Iraqi prisoner charges that U.S. soldiers forced him into gay sex acts

BY admin

May 07 2004 11:00 PM ET

In the latest allegations of abuse of Iraqi prisoners at the hands of American soldiers, a victim says he was forced to strip naked and pose in sex acts with other male inmates. The charges, which also include claims that some men were sodomized with various objects, have reignited concerns about rampant homophobia in the U.S. military and angered gay rights groups. Detainee Idhia al-Shweiri said the ordeal was worse than the torture he endured as a prisoner under Saddam Hussein. "They wanted us to feel as though we were women, the way women feel, and this is the worst insult, to feel like a woman," he said.

Allegations of mistreatment at Abu Ghraib prison in Baghdad exploded across the world this week after CBS's 60 Minutes II broadcast images allegedly showing Iraqis stripped naked, hooded, and being tormented by their U.S. captors. An internal U.S. Army report found that Iraqi detainees were subjected to "sadistic, blatant, and wanton criminal abuses," according to The New Yorker magazine.

Al-Shweiri said American soldiers asked him to remove his clothes only once and for about 15 minutes. "I thought they wanted me to change into the red prison uniform, so I took off my clothes, down to my underwear. Then he asked me to take off my underwear. I started arguing with him, but in the end he made me take off my underwear," al-Shweiri said.

He and six other prisoners--all hooded--had to face the wall and bend over a little as they put their hands on the wall. "They made us stand in a way that I am ashamed to describe. They came to look at us as we stood there. They knew this would humiliate us," he said, adding that he was not sodomized. "They were trying to humiliate us, break our pride. We are men. It's OK if they beat me. Beatings don't hurt us, it's just a blow. But no one would want their manhood to be shattered," he said.

Mahdi Bray, executive director of the Muslim American Society, told the Southern Voice newspaper that such acts are "no different than the concept of sex between two people who are not married," recognizing that homosexuality is a sin in Muslim culture. "The viewings of [simulated] homosexual acts, piling people on top of one another would be viewed as tremendously outrageous and shameful to the greater Muslim population."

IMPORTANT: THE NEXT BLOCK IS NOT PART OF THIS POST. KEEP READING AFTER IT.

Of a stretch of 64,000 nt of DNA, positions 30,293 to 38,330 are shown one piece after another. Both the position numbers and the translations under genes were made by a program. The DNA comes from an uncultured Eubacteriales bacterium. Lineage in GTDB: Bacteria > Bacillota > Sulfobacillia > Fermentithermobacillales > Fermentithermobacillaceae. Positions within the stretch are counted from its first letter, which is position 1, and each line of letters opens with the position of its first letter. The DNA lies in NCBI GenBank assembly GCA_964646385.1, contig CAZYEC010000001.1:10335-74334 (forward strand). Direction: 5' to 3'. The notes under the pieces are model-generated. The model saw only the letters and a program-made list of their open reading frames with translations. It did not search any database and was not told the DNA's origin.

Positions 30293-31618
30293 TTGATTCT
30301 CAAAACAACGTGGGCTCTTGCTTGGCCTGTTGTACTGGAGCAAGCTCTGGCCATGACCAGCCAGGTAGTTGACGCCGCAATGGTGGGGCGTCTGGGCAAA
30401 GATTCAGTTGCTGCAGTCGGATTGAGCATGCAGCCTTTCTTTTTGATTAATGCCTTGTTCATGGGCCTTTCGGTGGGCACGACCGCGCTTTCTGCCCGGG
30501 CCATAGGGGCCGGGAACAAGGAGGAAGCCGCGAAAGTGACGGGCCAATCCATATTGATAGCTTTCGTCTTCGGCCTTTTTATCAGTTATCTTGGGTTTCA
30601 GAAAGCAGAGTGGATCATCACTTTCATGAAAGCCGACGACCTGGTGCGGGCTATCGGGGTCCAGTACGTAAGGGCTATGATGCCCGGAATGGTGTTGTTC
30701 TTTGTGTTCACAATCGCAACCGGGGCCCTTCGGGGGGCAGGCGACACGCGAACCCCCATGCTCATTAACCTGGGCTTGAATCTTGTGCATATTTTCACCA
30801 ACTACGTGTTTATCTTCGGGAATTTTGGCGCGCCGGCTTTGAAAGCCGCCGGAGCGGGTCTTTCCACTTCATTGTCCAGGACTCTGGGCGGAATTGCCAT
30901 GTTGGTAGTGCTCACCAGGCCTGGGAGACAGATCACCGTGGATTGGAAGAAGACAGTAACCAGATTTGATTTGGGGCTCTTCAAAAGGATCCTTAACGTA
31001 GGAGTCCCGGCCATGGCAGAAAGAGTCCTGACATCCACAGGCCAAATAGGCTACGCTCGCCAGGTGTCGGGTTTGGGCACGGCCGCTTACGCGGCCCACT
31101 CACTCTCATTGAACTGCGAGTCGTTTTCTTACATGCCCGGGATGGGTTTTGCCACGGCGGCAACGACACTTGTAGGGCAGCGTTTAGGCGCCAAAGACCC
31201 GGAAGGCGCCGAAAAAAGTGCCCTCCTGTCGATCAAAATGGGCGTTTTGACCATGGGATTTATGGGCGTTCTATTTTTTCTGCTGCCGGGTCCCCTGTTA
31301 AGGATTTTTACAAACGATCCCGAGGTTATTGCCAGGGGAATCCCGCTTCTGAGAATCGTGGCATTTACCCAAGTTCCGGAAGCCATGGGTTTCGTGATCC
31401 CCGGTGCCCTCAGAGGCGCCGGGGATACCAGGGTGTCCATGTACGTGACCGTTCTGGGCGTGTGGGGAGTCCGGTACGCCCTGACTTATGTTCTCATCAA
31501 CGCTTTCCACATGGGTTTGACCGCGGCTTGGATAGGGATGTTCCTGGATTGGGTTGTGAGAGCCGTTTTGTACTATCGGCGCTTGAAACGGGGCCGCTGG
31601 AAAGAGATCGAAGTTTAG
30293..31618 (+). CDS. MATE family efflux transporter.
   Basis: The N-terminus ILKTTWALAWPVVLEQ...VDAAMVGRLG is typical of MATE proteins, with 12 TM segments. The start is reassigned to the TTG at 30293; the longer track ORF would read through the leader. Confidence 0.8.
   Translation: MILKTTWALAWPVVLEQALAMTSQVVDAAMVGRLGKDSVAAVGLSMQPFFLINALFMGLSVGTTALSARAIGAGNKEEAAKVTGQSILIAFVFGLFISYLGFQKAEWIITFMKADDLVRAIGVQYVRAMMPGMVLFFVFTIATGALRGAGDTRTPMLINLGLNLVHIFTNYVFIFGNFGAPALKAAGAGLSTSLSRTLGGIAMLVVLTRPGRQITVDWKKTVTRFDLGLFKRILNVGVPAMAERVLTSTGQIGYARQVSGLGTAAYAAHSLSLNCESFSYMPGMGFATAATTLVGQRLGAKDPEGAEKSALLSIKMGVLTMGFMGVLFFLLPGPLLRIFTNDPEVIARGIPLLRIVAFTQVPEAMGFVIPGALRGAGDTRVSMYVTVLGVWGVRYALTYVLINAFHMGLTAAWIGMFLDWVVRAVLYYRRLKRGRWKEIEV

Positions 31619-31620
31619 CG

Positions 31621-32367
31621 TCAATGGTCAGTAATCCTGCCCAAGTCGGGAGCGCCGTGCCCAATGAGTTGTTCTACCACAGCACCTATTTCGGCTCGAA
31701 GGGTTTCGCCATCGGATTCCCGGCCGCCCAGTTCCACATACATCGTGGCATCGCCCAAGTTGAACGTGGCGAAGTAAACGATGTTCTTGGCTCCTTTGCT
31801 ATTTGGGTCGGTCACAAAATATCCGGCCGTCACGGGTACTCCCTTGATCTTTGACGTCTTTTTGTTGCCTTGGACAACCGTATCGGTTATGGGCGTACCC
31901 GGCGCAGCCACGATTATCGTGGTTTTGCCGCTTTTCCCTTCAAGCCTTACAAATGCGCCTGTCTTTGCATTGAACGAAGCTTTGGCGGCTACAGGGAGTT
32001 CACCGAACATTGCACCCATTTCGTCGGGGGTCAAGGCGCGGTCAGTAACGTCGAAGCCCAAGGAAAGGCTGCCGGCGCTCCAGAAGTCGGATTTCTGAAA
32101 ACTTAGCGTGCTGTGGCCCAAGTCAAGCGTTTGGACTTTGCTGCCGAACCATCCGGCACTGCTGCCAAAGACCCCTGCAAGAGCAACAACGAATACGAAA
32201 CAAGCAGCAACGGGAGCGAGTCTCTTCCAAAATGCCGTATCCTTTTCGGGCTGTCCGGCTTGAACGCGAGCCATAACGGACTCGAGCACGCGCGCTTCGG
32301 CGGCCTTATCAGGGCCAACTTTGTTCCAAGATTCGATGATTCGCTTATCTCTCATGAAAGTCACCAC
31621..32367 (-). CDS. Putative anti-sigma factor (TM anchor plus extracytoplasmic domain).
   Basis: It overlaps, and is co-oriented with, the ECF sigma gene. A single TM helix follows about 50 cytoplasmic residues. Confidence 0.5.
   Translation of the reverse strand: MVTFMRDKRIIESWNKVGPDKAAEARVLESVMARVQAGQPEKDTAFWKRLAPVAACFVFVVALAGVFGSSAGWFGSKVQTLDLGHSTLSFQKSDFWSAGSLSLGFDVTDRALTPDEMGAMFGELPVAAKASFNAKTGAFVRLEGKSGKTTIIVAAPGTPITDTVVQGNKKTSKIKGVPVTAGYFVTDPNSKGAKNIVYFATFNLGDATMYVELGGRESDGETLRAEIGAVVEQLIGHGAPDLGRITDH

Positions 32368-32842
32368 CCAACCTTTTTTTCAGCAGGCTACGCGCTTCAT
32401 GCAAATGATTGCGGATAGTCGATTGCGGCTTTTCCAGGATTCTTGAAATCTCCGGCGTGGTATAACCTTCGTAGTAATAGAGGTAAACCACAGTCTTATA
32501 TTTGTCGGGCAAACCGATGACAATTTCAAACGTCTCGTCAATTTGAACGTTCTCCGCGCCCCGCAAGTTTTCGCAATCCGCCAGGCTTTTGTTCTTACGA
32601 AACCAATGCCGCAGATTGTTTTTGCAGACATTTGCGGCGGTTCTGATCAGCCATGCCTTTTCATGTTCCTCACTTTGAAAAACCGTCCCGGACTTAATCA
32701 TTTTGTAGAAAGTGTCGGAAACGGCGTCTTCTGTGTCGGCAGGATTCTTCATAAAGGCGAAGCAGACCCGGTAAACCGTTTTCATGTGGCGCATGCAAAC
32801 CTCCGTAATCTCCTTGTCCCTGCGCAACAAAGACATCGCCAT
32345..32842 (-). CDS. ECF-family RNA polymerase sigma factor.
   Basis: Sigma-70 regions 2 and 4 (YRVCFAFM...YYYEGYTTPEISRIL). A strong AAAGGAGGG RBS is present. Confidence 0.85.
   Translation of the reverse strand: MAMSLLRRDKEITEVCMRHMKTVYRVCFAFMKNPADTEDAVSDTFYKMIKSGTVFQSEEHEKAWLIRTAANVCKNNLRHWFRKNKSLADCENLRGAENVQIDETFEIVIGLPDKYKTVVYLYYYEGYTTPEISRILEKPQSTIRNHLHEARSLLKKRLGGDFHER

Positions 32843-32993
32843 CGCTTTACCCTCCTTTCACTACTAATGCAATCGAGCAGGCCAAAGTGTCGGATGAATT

Aaron Belkin, director of the Center for the Study of Sexual Minorities in the Military at the University of California, Santa Barbara, told the newspaper that "the events reflect the most base, paranoid, or extreme elements of military homophobia. There are many different layers to homophobia--gays and straights can't trust one another, gays are rapists, homosexuality is a mental illness--but these instances of torture in Iraq represent the most extreme, fringe paranoid elements of homophobia, that to be gay is to be subhuman."

The [London] Daily Mirror has published a front-page picture of a British soldier apparently urinating on a hooded prisoner. The newspaper said it had been given the pictures by serving soldiers from the Queen's Lancashire Regiment. For months, human rights groups and former prisoners had complained of mistreatment at detention centers. But their protests were widely dismissed as politically motivated until the U.S. command started an investigation in January. Six American soldiers are now facing court-martial.

America's top general, Richard Myers, has maintained there was no "systematic abuse" and that the actions of "just a handful" have unfairly tainted all American forces. However, Amnesty International said it has uncovered a "pattern of torture" of Iraqi prisoners by coalition troops and called for an independent investigation into the claims of abuse. Dan Senor, spokesman for the Coalition Provisional Authority, said the U.S. investigation will be full and aggressive. "Careers will be ended, and criminal charges are going to be leveled," he told CNN.

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